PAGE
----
After years of fairly disappointing routine upgrades, the iPad mini finally got some love from Apple’s engineers. We go hands on with Apple’s most compact, but surprisingly powerful little tablet.
A gorgeous display
Front and center on the new iPad mini is that gorgeous display.
The new Liquid Retina display measures up at 8.3 inches, up from 7.9 inches on the prior generation. Liquid Retina is Apple’s term for displays with rounded corners that seem to blend into the frame of the device rather than having sharp 90-degree corners.
Even though it’s an updated display, its other specs remain the same. It’s still at 500 nits of typical brightness, with P3 wide color gamut support and a pixel density of 326 PPI.
Finally, a new design
The flat sides make the tablet easier to hold for us, as it just sits in our hands a bit easier and feels almost like a massive iPhone. if only this could fold in half…
This new design comes complete with USB-C for connecting various peripherals, and support for Apple Pencil 2 that can magnetically connect along the right edge.
We will say that coming from Face ID on the iPad Pro and iPhone, having to use Touch ID is very annoying. It felt so tedious as we sat here playing with tablet to always have to reach up to authenticate with that upper button.
It isn’t as annoying in landscape mode as your left index finger is right there, but when vertical, we absolutely missed Face ID. Considering how many high-end features Apple added to the mini we’re a little surprised Face ID didn’t make the cut.
This is especially true since you can wake the display with just a tap of your finger. We’d tap, swipe up, only to be denied entry until we tapped the side button.
Lots of power
This little guy may be petite, but it is packing some crazy power. Apple outfitted this tablet with the newest A15 Bionic processor.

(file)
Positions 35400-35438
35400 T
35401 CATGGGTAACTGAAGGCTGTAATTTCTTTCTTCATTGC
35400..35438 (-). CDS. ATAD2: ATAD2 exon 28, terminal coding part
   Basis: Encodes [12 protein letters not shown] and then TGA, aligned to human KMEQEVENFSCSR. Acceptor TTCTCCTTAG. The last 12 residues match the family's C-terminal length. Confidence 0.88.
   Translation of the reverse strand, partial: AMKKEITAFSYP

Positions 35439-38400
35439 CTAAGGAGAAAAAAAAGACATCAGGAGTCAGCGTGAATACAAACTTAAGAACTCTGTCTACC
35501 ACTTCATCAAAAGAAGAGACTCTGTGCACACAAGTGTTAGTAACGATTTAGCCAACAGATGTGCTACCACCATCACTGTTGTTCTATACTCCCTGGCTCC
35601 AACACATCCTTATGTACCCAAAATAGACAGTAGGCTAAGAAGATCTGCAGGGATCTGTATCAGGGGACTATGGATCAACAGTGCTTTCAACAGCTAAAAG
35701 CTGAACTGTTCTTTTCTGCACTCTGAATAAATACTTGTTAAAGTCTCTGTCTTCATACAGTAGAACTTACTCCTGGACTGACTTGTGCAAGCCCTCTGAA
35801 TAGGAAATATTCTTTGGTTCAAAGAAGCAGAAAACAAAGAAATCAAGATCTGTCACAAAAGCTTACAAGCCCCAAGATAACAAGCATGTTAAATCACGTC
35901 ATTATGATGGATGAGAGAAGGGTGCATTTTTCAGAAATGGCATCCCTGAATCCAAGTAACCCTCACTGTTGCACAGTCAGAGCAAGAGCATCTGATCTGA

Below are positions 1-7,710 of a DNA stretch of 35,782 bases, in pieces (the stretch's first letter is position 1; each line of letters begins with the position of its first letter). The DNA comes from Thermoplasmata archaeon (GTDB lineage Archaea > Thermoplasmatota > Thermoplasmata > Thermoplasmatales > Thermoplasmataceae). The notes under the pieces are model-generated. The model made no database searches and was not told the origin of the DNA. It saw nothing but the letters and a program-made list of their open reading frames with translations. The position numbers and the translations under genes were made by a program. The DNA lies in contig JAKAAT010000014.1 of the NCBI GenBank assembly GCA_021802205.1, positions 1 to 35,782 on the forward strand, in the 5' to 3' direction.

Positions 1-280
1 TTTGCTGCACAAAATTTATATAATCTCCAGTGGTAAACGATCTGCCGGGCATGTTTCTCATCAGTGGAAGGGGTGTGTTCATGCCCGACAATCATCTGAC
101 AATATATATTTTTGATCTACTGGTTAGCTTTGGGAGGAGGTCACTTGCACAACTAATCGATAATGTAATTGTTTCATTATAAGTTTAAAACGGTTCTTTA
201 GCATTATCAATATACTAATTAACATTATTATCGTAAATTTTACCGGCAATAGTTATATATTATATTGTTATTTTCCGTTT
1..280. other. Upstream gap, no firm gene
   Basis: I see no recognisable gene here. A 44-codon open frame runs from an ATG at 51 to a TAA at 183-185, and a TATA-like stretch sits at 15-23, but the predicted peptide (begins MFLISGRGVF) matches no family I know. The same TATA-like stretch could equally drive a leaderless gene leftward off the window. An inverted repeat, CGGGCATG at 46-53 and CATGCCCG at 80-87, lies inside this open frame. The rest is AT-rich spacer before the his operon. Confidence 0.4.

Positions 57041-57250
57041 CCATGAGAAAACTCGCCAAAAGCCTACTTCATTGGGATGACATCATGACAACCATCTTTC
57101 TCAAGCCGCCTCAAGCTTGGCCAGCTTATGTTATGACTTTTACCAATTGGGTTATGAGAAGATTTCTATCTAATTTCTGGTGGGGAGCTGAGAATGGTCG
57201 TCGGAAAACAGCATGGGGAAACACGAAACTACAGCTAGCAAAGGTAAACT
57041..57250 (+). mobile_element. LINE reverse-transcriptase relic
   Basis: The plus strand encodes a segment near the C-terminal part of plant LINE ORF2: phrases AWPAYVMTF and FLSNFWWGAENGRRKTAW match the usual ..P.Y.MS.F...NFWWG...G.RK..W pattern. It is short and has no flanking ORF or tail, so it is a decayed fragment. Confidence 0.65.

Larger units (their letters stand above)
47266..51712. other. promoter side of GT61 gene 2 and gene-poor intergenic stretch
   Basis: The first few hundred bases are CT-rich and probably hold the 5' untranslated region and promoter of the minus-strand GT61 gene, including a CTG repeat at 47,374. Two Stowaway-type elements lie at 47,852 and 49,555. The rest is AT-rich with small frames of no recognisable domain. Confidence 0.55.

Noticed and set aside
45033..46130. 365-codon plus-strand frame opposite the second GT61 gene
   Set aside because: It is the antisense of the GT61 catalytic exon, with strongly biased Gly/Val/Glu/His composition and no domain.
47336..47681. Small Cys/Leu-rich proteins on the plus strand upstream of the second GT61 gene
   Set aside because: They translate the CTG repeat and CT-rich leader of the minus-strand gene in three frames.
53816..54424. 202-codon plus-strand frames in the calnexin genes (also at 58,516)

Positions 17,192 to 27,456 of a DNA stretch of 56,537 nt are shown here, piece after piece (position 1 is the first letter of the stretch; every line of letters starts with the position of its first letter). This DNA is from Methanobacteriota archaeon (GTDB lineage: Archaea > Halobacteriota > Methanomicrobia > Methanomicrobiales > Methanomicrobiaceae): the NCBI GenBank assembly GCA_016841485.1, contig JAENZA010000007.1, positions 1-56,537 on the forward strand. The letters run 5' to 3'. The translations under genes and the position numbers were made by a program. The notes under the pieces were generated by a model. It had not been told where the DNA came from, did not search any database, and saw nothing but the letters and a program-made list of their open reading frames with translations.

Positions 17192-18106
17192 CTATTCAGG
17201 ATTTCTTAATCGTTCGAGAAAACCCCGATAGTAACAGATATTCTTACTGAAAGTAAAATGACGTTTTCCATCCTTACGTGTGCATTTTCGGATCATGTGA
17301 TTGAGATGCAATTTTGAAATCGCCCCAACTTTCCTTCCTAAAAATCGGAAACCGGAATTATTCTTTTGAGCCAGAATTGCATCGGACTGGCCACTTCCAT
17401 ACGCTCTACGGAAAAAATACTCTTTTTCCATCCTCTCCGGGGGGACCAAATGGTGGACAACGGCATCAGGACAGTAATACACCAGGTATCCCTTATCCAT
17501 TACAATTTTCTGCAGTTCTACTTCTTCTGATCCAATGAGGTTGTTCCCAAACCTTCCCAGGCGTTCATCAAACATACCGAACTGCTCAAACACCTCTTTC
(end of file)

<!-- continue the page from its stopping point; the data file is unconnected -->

Not just the A15 Bionic though, it is almost identical to the one in iPhone 13 Pro that contains the bonus GPU core.
We ran a few quick benchmarks ahead of the full review, but we were very happily impressed. In the Geekbench ML test, iPad mini 6 beat our iPhone 13 Pro Max, scoring a 908 compared to the iPhone 13 Pro Max’s 805.
They were very close in the standard Geekbench 5 GPU Compute test and the CPU test, unsurprisingly.
Finally, good cameras
We’re not sure what convinced Apple to finally put some real cameras on these new iPad minis, but we’re guessing the pandemic had something to do with it. With many people working or being educated from home, a good front-facing camera suddenly became very important.
In this new iPad mini 6, that front-facing camera went from 7MP to a whopping 12MP. It also can now shoot 4K video and has a wide 122-degree field of view.
This change enables Center Stage, Apple’s feature that can automatically track you and keep you in the frame during video calls. It works in FaceTime, as well as third-party apps like Zoom.
The back camera has been updated as well, going from 8MP to 12MP and can also now support 4K video recording.
We wish Apple’s Photographic Styles came to iPad mini but for some reason that is relegated to the iPhone 13 lineup. At least iPad mini isn’t as embarrassing for taking photos as the iPad Pro is.
Stay tuned for our full review of the brand new 2021 iPad mini 6 very soon.
Where to buy
Apple’s newest iPad mini is already on sale, with the latest prices at your fingertips in the AppleInsider iPad mini 6 Price Guide.